Photo Credit: Atia Mohammed/Flash90
Yahya Sinwar, leader of Hamas in the Gaza Strip, at a rally in Gaza City, on May 24, 2021.

“We already knew at the time of the shooting in the Al-Burj Al-Shemali camp in Lebanon that the shooters were Hamas members whose goal was to ignite a conflict in the refugee camps in Lebanon and also threaten stability in the Palestinian Authority,” a PA source told TPS, referring to the shooting incident on Sunday in which three Lebanese camp residents were killed during the funeral of Hamas operative Hamza Shahin, who was killed in a mysterious explosion at a camp warehouse on Friday night.

The blast is believed to have been caused by the explosion of a Hamas weapons cache.


During the incident, Zahar Jabarin was lightly injured. He is one of the leaders of Hamas’ military wing and currently serves as the deputy to Saleh Aruri, the Hamas leader in charge of Judea and Samaria. Jabarin, a senior Hamas member released in the Shalit deal, is the one in charge of funding the “Construction Administration,” which is responsible for Hamas’ military buildup. He took part in Shahin’s funeral, along with other senior Hamas figures, including Hussam Badran and Raza Rishak.

Sources report that Hamza Shain, the Hamas man who died in mysterious circumstances in the camp, is the brother of Muhammad Shahin, a senior member of Jabarin’s “construction directorate.”

The suspicion that Hamas is behind the shooting incident in the camp is explained by the fact that the terror group is trying to divert the criticism in southern Lebanon away from it following what appears to be a “work accident” in one of the weapons caches it built among the civilian population near Tyre (Tzur in Hebrew).

One of Fatah’s senior figures describes a very violent reality in recent years in Palestinian refugee camps in Lebanon, which includes gun battles between the factions that have become routine.

“The quantities of weapons in the hands of the factions are enormous and there is no possibility of clarifying the affiliation of the shooters because today it is not possible to know who belongs to whom and the loyalties are many and contradictory,” he said.

“Everyone is shooting at everyone,” said a senior Fatah official, adding that Hamas has enormous and superior capabilities compared to Fatah, and that in recent years, it has established in the camps the presence of its military wing, in cooperation with Hezbollah and with the help of large sums of money.

“Hamas has not yet been able to reopen its doors to Syria, from which it was expelled following its support for the Syrian rebels, but its efforts are continuing in that direction and if successful, it could become a significant center of power in Lebanon,” he said.

In recent years, Israel has been monitoring Hamas’ covert activities in Lebanon. In January 2018, an explosion occurred in the car of Muhammad Hamdan, a senior member of the organization, in the city of Sidon. He was lightly injured. Sources in Lebanon claimed that Hamdan, the brother of Osama Hamdan, a senior Hamas figure, was the secret liaison between Hamas and Iran in the Sidon area and set up a Hamas military infrastructure under the direction of Iran’s Revolutionary Guards (IRGC). He also serves as Hamas’ liaison with Hezbollah.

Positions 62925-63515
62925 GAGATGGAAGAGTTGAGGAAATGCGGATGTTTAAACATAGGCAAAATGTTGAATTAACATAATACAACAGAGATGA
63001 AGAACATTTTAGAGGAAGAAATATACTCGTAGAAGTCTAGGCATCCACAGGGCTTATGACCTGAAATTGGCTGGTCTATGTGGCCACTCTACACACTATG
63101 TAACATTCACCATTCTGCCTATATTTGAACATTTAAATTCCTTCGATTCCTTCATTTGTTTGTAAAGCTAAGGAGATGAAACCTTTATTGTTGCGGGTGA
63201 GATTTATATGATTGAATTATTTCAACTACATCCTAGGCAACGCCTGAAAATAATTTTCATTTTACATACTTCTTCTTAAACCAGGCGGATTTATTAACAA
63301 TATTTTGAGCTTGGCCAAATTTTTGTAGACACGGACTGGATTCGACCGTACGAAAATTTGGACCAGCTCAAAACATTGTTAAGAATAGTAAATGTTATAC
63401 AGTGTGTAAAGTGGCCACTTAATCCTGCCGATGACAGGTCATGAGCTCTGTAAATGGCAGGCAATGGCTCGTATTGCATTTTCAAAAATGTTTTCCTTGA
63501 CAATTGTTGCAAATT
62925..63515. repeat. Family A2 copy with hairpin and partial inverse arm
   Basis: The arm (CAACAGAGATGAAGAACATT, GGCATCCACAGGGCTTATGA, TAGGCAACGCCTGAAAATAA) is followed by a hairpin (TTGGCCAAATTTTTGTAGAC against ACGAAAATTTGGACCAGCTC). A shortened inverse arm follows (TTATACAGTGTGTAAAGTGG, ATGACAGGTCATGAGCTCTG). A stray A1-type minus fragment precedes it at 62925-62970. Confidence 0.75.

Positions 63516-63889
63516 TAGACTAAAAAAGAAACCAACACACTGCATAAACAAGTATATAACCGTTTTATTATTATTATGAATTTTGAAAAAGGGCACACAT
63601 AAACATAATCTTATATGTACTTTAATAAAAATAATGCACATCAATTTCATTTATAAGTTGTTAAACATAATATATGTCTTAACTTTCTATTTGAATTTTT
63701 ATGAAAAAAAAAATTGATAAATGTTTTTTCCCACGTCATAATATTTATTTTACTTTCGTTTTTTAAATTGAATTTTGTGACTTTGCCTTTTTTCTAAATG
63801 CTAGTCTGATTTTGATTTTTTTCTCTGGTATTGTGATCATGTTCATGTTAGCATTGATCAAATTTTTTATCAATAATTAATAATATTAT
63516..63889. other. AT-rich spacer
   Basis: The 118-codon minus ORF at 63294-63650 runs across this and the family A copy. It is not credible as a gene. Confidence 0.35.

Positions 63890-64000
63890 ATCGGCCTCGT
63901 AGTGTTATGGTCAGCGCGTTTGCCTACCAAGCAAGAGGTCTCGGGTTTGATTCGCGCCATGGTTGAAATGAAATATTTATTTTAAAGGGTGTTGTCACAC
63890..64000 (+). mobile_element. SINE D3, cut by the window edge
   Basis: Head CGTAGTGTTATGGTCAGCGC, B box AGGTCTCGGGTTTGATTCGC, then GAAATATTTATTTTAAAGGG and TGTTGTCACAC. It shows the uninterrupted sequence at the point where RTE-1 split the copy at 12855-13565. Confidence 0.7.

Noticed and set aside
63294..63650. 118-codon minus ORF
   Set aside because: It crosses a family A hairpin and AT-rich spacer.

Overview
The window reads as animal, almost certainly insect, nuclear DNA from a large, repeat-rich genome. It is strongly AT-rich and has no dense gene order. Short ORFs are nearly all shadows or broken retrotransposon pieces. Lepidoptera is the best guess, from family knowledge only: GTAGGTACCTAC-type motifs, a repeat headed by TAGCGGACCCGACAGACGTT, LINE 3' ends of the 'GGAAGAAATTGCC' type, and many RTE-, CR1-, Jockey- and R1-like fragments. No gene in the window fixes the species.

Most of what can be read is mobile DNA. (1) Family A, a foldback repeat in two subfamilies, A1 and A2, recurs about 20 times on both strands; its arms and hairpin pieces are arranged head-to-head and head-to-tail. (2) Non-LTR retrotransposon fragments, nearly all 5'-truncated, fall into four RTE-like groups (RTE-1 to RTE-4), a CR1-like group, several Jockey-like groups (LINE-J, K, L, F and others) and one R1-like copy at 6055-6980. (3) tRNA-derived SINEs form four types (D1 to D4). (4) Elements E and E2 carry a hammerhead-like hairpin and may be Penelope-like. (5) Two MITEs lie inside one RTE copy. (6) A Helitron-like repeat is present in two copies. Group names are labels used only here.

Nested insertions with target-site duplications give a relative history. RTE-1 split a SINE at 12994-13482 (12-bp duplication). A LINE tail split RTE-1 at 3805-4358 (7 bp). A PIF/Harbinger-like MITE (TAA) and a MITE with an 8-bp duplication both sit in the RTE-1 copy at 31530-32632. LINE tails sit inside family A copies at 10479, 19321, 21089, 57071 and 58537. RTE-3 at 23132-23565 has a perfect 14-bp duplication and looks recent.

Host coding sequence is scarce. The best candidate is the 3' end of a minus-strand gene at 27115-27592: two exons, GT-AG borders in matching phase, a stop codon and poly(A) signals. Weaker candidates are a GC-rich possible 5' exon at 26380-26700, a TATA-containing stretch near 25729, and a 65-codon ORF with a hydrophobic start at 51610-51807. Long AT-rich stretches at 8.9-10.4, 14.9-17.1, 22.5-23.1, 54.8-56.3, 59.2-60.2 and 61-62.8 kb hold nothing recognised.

The Growing Tension Between Fatah and Hamas

Hamas is blaming Fatah and PA head Mahmoud Abbas for “responsibility for the massacre against the Palestinians in Lebanon and especially while the situation in southern Lebanon is very sensitive.” Its spokesmen boasted that the area will continue to be “a hotbed of Palestinian resistance even though it is under Israeli attack.”

Hamas has demanded the extradition of the shooters to the Lebanese authorities, and one of its Lebanese representatives, Ayman Shana’a, pointed the finger at the “Palestinian National Security Command in Lebanon,” the new name of the military wing of Palestinian organizations in Lebanon. On the other hand, the Command accused Hamas of inciting against Fatah and ignoring its authority.

In southern Lebanon, allegations have been made that one of the shooters was identified as a Fatah member, but the organization’s officials deny this.

Eyewitnesses in the camp also told the media that the identity of the shooters could not be clarified. The National Security Command explained that it had decided to transfer the suspects to Lebanese authorities and would not hesitate to bring them before a court if their guilt was proven, but its spokesmen stressed that this step was intended to prove that the suspected shooters were not related to Fatah or the Command.

A senior Fatah official told TPS that “Hamas may set fire to the refugee camps in the Palestinian Authority through the fermentation of refugees in the camps in Lebanon, which indicates the growing power of Hamas in the Lebanese arena in a way that Fatah can only dream of.”

The violent incident between Hamas and Fatah joins the growing tensions between the organizations in recent months. The postponement of the PA elections in May and the failure of reconciliation efforts between the parties also raised the level of tension between Hamas and the PA.

A senior Fatah official, one of the refugee leaders, said that “the Islamic Jihad is also gaining a lot of power, especially in the northern West Bank and refugee camps. Since its men escaped from Gilboa Prison, its prestige has risen among the young people in the northern West Bank and many who belonged to Fatah and even Hamas are joining the ranks of the pro – Iranian organization that is now perceived as the most militant organization in the Palestinian arena.”


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Baruch reports on Arab affairs for TPS.